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Friday, May 6, 2016

Asking too much of the taxpayer

Sunday, December 14, 2008

What are we to do?

Average, everyday Americans are scrounging for every penny they can earn to pay for their basic needs, yet we are being asked for what we don't have in order to "bail out" major corporations that put themselves (and this country) on the verge of economic peril.

Already placed on the hook for billions of dollars for financial agencies, taxpayers are at the mercy of ongoing discussions for more of their money to be used to bailout the "Big Three" of the automotive industry.

How is this being justified?

And look at how our money is being put to good use.

Only a week after the bailout passed AIG executives took a $444,000 trip to California for spa treatments and banquets. Then, in early November, it was reported AIG took another lavish trip to a resort in Phoenix, for a "scant" $343,000, days before wanting to renegotiate for another $40 billion in bailout cash.

Not only that, this past Tuesday, AIG announced they were going to offer retention packages to 38 executives ranging from $92,500 to $4 million for those already earning between $160,000 and $1 million annually.

Please explain to me why we, as Americans, are funding these extravagant perks to individuals who could obviously contribute their own salaries and most likely bail themselves out.

Instead, these corporations are leaning on the average taxpayer, whose status is equivalent to someone standing on broken legs, and expecting us not to fall flat on our faces.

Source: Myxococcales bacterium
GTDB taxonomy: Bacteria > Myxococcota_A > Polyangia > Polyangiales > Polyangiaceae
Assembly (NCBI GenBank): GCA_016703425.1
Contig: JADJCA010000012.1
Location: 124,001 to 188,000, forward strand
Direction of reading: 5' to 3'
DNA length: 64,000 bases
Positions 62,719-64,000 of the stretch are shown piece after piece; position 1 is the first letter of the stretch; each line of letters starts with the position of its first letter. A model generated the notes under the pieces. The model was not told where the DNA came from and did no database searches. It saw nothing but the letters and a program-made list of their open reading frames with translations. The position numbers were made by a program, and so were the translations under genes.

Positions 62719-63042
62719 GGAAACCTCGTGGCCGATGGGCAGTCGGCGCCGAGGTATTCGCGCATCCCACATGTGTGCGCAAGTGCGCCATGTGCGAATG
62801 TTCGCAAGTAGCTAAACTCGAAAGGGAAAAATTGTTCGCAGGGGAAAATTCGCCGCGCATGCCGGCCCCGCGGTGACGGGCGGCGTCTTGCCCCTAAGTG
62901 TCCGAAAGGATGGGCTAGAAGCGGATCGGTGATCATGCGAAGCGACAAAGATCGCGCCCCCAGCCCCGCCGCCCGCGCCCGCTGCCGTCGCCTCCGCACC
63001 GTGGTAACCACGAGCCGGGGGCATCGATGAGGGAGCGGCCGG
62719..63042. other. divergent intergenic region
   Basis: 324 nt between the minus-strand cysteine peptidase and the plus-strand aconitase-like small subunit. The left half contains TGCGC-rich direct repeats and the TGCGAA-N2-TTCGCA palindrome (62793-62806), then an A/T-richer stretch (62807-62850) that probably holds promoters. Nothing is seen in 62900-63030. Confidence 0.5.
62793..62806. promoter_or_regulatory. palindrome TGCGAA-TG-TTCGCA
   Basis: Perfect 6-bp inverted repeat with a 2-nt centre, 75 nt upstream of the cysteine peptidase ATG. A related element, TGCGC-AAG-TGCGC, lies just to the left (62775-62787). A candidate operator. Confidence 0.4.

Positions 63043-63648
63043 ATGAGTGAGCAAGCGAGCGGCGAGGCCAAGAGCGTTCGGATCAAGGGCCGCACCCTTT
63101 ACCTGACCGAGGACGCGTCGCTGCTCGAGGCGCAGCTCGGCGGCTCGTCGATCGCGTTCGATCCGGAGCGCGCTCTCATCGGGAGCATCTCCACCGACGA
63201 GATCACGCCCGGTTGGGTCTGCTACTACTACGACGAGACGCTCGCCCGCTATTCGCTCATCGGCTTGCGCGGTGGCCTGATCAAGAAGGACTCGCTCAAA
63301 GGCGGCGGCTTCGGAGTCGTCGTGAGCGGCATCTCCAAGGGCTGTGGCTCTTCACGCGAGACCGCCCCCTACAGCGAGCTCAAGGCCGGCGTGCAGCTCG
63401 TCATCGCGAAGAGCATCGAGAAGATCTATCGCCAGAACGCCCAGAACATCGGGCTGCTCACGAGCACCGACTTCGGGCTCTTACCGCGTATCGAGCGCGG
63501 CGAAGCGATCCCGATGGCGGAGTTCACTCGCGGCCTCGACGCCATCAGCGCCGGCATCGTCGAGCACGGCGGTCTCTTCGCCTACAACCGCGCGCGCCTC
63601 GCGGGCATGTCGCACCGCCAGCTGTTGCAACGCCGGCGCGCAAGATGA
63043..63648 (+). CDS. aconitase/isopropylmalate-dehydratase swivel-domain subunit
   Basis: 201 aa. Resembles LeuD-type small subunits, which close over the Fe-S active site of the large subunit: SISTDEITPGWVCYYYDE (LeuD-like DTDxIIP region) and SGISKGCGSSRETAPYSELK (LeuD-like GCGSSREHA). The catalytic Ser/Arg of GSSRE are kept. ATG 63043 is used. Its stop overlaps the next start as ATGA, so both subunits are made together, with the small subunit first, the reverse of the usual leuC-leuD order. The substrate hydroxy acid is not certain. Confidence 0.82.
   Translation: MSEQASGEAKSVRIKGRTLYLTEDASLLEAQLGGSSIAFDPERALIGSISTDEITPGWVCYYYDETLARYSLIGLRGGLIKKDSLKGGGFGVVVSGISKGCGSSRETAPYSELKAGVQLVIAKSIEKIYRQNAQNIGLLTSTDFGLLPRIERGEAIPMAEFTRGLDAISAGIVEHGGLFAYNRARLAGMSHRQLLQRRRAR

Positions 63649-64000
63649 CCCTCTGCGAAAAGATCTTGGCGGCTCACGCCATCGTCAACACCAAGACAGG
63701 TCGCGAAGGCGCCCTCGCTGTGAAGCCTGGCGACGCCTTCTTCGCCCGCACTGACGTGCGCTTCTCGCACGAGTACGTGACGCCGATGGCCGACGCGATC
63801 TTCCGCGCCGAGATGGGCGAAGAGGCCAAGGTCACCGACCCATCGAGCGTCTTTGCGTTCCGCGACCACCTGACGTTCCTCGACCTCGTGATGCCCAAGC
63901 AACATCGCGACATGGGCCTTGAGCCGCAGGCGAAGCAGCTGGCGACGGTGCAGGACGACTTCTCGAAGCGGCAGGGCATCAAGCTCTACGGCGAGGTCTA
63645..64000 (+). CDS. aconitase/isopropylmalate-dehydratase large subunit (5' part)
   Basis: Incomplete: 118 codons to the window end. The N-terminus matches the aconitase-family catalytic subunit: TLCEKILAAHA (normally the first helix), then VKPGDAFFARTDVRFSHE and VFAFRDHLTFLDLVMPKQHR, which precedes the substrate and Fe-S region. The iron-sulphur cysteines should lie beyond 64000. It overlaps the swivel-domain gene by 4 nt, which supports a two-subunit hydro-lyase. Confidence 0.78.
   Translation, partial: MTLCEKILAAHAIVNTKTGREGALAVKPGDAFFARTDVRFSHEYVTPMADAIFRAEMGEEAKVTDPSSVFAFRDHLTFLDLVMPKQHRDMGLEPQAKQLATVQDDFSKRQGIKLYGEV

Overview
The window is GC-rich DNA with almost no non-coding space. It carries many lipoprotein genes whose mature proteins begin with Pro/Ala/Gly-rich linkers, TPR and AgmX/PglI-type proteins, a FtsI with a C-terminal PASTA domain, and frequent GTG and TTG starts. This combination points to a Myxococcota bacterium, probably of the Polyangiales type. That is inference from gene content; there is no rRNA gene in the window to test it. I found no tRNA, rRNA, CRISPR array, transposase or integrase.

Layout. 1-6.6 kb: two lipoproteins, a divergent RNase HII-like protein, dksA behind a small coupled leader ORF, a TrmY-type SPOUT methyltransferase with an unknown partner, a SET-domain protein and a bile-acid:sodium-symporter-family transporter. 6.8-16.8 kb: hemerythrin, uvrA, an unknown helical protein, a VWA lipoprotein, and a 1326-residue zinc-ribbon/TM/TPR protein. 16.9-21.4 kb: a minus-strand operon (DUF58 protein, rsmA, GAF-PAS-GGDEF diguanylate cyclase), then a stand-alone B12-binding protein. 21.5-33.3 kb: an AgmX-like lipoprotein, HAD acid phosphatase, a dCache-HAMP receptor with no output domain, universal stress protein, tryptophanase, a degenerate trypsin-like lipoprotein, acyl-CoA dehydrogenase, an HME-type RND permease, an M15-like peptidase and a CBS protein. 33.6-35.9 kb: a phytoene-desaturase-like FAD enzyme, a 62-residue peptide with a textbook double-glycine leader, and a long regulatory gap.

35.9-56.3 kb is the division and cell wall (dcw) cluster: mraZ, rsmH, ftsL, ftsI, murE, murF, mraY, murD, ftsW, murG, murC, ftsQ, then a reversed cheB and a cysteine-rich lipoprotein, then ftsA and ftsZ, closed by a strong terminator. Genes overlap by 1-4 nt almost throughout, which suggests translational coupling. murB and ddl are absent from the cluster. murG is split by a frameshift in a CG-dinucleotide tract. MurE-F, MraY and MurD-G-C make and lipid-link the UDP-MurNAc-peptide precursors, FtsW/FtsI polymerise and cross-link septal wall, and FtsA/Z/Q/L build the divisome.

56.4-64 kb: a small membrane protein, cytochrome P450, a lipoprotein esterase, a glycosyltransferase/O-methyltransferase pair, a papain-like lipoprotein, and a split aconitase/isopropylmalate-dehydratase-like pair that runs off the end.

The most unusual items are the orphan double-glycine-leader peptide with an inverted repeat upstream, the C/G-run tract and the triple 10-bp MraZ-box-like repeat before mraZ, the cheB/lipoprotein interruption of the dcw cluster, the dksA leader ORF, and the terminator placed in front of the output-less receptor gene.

This past week, I spoke to two men who I believe are pushing for change in the only way they can (see the front page).

Their "silent protests" should be an inspiration to the rest of us to pay attention and speak up to those at the highest levels and inform them we can't take anymore.

More than 230 years ago, this country rebelled against tyranny and those involved are viewed as heroes.

Today, a man decides to turn his flag upside down as a scream of the country being in dire distress, yet is criticized for being "unpatriotic."

In all actuality, these men are exemplifying what a patriot is.

They both love their country and see that what is going on is not right. Rather than be silent and watch the madness unfold before their eyes, they are taking a stand and saying, "We have had enough."

Many of the major changes on this planet have begun with tiny actions such as transcribing a Declaration of Independence or refusing to give up a seat on a bus.

Maybe the tiny action of flying a flag upside down and declaring that our lives and/or property are being threatened will be the start of an economic revolution that could save this country and all the hard-working, blue-collar Americans struggling from day to day.